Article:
What to do when your baby only wants mom? Discover 6 effective tips that’ll give mama a break and allow dad a chance to bond with baby.
Infancy, for many parents, can be a difficult stage.
It’s not just about adjusting to caring for a baby or dealing with sudden sleep deprivation. It’s also the stage when your baby can start to develop a strong preference for you—and only you.
Maybe she throws a fit when your partner puts her to bed (never mind that she calms down the minute he hands her back to you). Or she refuses to drink the milk he offers while you run an errand all by yourself.
Any parent would feel hurt to experience this kind of scenario whenever he so much as holds his baby.
Granted, you might be spending more time with her than your partner, especially if you stay home or breastfeed. But even these valid reasons don’t make the separation anxiety any easier. Certainly not on daddy who’s tired of being second-best, nor on yourself, who could use a break (but feel like you can’t).
What to do when your baby only wants mom
My friend, you are in good company. Many moms, including myself, have wondered what exactly to do when our babies only want us, often at the expense of our partners.
Even though my husband took a long paternity leave and woke up for nighttime feedings, all three of our kids tended to prefer me, especially in the beginning.
Don’t worry—your baby’s mommy phase isn’t a sign that dad isn’t doing a good job, or that you’re stuck with this clinginess forever. She’ll likely outgrow this stage, and can do so even quicker when you apply the following tips (you can also watch the video below for a quick summary):
1. Force it to happen
Any time my baby cried, I jumped right into action. I’d scoop him out of someone else’s arms, almost proud that I had the “magic touch” to soothe him. But as nice as it was to calm him down, I wasn’t allowing other people to do the same.
I later learned that giving other people, particularly my husband, a chance to soothe him benefited everyone. After all, how will they learn the techniques to comfort him when they have no opportunity to try?
So, the best way to allow others, from your partner to your caregiver, to soothe your baby and form a bond? Force the interaction to happen. Go out to dinner with your mom friends. Run an errand. Sleep in on weekends while your partner handles everything else.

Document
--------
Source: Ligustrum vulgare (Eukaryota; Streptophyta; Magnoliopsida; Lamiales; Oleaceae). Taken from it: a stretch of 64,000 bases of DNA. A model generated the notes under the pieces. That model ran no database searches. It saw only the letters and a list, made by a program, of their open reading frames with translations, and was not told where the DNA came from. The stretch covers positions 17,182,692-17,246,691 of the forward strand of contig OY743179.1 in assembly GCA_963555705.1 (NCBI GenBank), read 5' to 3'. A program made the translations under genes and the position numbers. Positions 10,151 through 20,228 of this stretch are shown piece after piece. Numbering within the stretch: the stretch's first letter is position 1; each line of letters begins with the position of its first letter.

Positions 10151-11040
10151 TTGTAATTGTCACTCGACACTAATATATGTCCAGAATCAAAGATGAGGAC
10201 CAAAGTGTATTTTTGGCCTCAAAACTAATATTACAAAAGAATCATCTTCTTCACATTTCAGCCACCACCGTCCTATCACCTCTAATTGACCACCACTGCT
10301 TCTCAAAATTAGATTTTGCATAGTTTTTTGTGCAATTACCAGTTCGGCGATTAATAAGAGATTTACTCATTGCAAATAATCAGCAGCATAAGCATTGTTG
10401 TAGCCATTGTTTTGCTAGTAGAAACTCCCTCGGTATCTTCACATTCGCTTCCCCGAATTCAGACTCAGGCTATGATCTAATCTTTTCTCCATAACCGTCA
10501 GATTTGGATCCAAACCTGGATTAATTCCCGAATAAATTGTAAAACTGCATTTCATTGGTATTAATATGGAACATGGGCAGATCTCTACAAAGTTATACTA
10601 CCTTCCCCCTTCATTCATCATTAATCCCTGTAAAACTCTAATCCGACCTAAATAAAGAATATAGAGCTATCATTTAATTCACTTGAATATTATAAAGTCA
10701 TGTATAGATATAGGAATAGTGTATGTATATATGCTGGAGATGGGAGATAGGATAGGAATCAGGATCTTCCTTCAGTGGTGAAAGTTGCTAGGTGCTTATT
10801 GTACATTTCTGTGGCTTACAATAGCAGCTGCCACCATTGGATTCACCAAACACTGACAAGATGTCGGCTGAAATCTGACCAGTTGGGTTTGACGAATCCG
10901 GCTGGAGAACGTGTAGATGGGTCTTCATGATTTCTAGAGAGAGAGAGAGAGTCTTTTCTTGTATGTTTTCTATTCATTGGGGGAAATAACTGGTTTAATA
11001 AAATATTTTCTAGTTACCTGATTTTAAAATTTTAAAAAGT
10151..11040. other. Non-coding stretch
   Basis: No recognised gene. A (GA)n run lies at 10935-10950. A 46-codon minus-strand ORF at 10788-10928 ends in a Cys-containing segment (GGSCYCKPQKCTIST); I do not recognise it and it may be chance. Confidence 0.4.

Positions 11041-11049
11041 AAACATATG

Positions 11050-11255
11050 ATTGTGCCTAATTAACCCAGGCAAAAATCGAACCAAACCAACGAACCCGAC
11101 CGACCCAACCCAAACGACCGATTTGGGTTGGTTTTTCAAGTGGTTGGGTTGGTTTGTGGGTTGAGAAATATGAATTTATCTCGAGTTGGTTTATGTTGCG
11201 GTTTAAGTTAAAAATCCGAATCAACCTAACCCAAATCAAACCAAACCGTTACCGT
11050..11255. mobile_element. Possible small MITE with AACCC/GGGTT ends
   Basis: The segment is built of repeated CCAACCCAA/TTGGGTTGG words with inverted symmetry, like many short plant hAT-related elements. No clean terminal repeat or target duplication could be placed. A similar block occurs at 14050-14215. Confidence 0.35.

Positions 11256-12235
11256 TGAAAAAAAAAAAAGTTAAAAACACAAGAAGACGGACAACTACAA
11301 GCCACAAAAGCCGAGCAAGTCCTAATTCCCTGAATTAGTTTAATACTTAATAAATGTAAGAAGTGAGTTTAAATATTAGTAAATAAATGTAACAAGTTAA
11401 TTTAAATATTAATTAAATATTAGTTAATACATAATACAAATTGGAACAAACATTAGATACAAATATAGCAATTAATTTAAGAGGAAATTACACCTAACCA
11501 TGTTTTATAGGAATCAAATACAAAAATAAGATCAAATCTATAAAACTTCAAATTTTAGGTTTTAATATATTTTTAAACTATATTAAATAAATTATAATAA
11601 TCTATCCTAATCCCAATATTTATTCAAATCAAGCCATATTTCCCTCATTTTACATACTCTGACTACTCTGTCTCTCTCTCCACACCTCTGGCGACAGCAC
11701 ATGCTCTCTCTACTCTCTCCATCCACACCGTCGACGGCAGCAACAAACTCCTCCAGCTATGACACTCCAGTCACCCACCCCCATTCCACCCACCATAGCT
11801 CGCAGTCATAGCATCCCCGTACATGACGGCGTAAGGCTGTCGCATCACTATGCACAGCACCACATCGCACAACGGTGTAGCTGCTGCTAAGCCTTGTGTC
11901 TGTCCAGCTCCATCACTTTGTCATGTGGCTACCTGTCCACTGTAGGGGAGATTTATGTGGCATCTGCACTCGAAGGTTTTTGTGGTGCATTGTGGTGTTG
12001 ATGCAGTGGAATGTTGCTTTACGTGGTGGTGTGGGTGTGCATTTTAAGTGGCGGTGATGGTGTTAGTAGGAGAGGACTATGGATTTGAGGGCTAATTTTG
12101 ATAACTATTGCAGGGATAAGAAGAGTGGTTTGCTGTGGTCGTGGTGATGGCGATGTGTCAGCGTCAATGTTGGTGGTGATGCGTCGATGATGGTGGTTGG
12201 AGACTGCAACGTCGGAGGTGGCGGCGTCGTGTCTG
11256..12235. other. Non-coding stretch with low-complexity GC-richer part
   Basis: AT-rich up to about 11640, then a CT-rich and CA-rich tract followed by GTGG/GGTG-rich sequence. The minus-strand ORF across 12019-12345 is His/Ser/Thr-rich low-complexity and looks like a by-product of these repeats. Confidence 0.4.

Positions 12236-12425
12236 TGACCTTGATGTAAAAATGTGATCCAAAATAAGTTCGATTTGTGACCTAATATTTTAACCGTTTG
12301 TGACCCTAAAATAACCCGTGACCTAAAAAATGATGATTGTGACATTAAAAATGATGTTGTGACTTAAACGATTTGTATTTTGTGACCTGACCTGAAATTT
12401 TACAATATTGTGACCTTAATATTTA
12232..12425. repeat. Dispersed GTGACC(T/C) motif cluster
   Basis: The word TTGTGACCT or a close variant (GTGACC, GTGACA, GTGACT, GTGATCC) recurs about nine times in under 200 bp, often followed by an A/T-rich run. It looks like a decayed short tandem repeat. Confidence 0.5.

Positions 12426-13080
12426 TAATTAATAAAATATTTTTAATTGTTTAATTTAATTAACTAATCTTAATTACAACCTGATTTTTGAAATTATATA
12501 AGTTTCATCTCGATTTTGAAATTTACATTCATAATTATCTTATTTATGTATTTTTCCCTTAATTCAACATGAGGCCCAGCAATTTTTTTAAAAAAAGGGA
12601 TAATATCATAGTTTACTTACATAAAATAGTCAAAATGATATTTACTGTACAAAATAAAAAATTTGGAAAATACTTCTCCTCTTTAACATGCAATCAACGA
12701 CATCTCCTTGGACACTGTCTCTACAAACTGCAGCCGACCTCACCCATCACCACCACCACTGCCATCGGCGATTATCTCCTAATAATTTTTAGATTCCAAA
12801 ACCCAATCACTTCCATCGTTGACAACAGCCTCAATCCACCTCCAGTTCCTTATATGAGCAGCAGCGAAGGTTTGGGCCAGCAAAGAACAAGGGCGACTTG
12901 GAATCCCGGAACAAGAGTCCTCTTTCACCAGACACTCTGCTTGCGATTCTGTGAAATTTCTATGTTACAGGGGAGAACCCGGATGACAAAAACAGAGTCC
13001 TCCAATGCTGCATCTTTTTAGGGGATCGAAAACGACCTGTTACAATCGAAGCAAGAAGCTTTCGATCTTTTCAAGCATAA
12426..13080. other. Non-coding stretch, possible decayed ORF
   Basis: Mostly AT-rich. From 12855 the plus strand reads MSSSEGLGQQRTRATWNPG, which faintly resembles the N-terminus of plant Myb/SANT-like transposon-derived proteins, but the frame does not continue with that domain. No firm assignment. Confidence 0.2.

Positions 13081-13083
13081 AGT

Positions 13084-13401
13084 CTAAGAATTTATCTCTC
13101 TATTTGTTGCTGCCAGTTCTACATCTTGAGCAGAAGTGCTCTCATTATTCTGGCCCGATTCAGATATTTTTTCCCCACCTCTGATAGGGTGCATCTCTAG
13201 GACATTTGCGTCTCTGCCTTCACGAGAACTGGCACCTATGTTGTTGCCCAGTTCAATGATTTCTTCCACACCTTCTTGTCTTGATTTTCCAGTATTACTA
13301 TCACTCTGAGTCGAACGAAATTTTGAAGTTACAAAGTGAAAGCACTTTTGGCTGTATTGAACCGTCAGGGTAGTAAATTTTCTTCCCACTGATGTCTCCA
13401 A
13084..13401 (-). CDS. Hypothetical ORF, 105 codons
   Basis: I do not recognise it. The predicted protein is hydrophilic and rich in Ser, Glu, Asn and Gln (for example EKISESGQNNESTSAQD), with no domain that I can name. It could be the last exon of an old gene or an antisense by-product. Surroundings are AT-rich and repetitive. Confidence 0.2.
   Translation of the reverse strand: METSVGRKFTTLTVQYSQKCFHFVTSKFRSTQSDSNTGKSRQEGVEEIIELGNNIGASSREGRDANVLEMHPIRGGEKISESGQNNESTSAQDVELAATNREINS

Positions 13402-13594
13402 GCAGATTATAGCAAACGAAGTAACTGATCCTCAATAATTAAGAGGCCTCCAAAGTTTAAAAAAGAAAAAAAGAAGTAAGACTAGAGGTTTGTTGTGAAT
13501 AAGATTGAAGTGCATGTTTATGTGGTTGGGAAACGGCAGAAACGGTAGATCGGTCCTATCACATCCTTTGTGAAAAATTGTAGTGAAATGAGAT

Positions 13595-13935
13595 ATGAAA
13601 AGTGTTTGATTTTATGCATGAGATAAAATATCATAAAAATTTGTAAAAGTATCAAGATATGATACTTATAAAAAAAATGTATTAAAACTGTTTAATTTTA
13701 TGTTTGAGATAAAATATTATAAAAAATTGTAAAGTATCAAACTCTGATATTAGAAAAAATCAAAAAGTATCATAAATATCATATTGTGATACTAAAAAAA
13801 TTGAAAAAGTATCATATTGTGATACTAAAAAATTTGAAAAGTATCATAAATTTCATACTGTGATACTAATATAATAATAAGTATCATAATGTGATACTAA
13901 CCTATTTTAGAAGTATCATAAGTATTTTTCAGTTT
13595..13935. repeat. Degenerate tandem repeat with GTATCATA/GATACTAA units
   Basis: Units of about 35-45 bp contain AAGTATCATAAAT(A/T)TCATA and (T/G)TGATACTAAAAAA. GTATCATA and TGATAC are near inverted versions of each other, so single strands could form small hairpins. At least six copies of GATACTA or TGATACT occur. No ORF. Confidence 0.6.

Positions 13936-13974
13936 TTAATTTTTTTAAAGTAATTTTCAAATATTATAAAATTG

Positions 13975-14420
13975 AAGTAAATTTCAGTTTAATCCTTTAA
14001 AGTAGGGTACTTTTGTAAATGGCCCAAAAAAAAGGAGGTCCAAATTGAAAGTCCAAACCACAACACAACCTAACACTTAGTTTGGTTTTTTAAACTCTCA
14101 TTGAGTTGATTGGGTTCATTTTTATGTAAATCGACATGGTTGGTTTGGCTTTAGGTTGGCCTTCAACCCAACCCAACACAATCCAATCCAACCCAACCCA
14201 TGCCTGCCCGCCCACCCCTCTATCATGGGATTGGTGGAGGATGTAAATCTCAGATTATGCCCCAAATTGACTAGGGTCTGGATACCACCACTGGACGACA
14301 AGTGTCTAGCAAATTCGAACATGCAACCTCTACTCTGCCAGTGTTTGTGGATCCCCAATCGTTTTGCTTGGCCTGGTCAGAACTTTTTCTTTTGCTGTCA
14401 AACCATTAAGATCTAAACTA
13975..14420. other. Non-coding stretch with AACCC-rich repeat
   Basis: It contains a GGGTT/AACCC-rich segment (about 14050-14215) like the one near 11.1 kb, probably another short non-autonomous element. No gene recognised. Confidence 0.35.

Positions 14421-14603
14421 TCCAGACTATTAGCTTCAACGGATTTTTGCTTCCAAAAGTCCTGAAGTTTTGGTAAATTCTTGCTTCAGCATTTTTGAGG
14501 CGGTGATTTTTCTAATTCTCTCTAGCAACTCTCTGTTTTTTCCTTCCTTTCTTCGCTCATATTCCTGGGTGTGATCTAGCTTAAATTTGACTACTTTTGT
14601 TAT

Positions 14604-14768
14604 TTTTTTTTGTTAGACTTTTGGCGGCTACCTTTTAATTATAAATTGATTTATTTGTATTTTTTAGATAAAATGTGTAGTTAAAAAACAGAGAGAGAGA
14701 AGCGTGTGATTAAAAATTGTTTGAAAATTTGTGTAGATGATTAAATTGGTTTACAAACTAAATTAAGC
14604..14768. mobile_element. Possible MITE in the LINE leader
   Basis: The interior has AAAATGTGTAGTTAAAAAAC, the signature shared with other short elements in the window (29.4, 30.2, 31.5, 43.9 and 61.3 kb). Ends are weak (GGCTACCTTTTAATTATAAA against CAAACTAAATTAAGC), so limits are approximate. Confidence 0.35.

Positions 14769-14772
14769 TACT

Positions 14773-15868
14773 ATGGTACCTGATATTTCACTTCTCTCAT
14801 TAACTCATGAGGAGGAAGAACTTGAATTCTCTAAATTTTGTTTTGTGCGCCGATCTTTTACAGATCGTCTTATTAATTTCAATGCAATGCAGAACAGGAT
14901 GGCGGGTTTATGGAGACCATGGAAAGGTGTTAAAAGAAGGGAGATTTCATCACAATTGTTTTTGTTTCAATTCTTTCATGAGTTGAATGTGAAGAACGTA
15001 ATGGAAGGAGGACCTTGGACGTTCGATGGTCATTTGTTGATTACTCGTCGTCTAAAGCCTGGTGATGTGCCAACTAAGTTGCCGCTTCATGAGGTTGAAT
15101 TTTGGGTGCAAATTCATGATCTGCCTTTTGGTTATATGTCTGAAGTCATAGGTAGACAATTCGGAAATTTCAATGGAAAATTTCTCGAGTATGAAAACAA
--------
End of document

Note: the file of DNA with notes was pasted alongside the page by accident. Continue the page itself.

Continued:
Sure, your baby won’t automatically calm down—in fact, she might get downright upset that you’re not there. But she needs these opportunities to bond with dad and spend time with him, too.
If that doesn’t convince you, consider this: each time your baby screams for you and gets passed back into your arms, she learns that she did have a reason to cry. She might think that dad isn’t a safe person to be with, and that she’s truly only meant to be with you.
You and I know that’s not true, but by reinforcing that habit, your baby just might believe it. By allowing your partner to care for her without you, she learns she can depend on him, too.
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2. Try a different time
Does your partner typically return home from work in the evenings? Unfortunately, that could be right in the middle of the “witching hours,” that period at the end of the day when babies are inconsolable.
As unnerving as they can be, you can see why the witching hours exist. By that time, your baby is exhausted from all she’s experienced, processed and learned throughout the day. Maybe she skipped a nap or two, or she’s tired yet too tired to rest easily.
You and I are no different. Our energy, attention, and ability to choose well aren’t as strong at the end of the day as they are at the beginning. Combine your baby’s sour mood right when dad gets home, and you can see why that time of the day isn’t ideal to hand her over to him.
So, instead of passing her off when she’s more likely to fuss, try a different time of day to do so.
Maybe your partner can reserve weekend mornings to take her to the park (allowing you to sleep in as well). Perhaps it’s later in the evening during bath time when she’s finally settled and ready for sleep. Or he can hold her after she’s fed, happy, and ready to play.
Sometimes picking her optimal time—one where she’s more receptive to others—is all it takes.
3. Start with activities your baby likes
I’ve mentioned the importance of dad spending baby time with your little one. To make those activities even more successful, start with those that she already likes. So, ask yourself:
What does she already love to do?